I do not have to explain that I rehearse twice or three times a week because music is everything, with books, teaching and live performances close behind.  I am free to stand out on my front porch and contemplate the moon and stars or sit out on my lanai and watch the raccoons and listen to the frogs whenever the mood strikes me.  There is nobody to think I am crazy.

But then, there is that moment when you turn to the partner who is not there to say “look at that beautiful moon” or “listen to that frog choir”.  There is nobody to bring the coffee in bed.  There is nobody to talk about the music, and the joy it brings, with.  There is nobody to put your feet on while you watch a movie at home.

[tweetshare tweet=”I have learned, this past 30 months or so, how singular I am and that I can be joyful alone, and that I am not alone.  I have amazing people in my life.  But I have also come to understand that singularity makes you difficult in ways that are hard to explain.  And so, I am not only singular, I am single and, for the moment good with it.” username=”@trienahm”]

Things I Want My Son To Know #21 ~ Love With All Your Might

I didn’t know it at the time, but my parents were my first loves. As I get older I realize how much I love them, how much I have taken their presence in my life for granted. In facing the proximity of loss, I understand how much I will be losing.

I have come to love my friends. Learn this soon and remember it. Hold your friends close, cherish them, stay in touch with them and don’t let them go. Your friends will tell you the truth even if you don’t like it, your friends will bail you out, your friends will cover your butt and keep you company when you need it. You will tell your friends things you may not tell your wife, and that’s ok. Love your friends back.

When I was young I didn’t know anything about faith. Now I do. Having faith is about loving the God of your own understanding; believing that you are not alone. Love God with all your might by striving for great faith; with it life is much easier. You can talk to God when you can’t tell things to your friends or your wife. Treat this relationship with the same love you give to all your relationships.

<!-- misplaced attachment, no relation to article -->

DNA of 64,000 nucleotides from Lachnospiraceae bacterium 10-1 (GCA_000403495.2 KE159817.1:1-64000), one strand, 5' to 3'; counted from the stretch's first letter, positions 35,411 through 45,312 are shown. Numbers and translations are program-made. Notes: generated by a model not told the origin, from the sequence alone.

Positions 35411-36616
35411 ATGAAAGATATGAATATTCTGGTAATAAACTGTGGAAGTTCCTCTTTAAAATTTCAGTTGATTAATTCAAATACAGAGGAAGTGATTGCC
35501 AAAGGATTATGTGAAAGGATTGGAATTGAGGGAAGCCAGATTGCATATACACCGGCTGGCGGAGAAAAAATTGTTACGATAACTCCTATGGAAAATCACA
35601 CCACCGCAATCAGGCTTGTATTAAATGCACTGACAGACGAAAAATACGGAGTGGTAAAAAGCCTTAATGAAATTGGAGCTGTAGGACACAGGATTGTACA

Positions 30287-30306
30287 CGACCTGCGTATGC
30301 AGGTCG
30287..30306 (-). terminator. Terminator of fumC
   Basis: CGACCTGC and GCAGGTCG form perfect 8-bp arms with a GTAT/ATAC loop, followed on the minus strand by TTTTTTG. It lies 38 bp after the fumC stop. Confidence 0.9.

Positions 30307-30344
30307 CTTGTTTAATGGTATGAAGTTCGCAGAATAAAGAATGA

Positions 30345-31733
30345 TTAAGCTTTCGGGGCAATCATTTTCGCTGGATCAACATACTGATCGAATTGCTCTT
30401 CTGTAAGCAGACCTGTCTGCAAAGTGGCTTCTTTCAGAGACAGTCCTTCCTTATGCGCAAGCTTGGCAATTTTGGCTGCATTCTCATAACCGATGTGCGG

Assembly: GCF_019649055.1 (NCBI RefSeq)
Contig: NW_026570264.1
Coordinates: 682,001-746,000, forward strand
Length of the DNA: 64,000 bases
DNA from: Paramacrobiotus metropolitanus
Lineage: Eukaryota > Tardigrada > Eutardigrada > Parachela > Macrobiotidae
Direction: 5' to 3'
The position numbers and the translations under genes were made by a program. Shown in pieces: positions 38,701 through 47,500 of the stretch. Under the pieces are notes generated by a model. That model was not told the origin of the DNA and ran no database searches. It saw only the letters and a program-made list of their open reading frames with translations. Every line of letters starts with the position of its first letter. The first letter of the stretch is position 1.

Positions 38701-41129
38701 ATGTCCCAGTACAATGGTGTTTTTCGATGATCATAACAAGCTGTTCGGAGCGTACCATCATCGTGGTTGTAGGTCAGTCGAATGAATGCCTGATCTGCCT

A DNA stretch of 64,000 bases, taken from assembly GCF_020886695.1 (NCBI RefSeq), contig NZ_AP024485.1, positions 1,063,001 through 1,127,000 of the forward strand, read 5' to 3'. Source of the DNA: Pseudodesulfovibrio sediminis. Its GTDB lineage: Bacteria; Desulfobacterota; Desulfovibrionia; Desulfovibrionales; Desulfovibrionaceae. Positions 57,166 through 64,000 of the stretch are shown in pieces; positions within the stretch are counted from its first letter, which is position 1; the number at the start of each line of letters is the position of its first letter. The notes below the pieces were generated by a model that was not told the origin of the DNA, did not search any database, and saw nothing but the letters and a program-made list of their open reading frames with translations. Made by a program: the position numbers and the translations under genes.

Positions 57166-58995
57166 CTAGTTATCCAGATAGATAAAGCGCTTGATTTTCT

And then I learned about perfect love, the day you were born. You will be stunned by how much you love your children. You will think you have never loved so much when you meet the person you decide to marry and you will be floored to discover the extent to which that love pales in the reflection of how you feel about your children. You will never understand how much we love you until you have children of your own. Love your children with all your might, and tell them often how much you love them.

When you forget about unconditional love, remember your pets. Your cats and dogs love you unconditionally, asking only in return that you do what they can’t do for themselves. you forget to feed them, they still love you. You accidentally lock them in a closet, they still love you. You step on a tail, its forgetten in seconds. Take a leaf out of their book and remember to love the people you love without question and without expectation.

And then there were all those “first” loves. Even having had two prior husbands, I don’t really remember being “in love”, but every one felt wonderful at the time. And I have learned from every relationship I have ever been in. No matter how much the end of a relationship hurts, no matter how afraid you are of failing, or having it end, you have to love with all your might. If you don’t you will miss knowing how wonderful it is to be in love, you will miss the feeling of that first kiss, and you may miss finding the one person you were meant to be with. You know your dad and I have had our ups and downs, but I know that he is my “meant to be”. Even when I want to kill him, I can’t imagine my life without him. You will never know how that feels if you don’t love with all your might.

Love is risky; all kinds of love. Our prayerbook says that “it is a terrible thing to love what death can touch” and that is true indeed. When you open your heart, it can get hurt. But you have to love with all your might, you have to keep your heart open, otherwise how will all those people find their way in?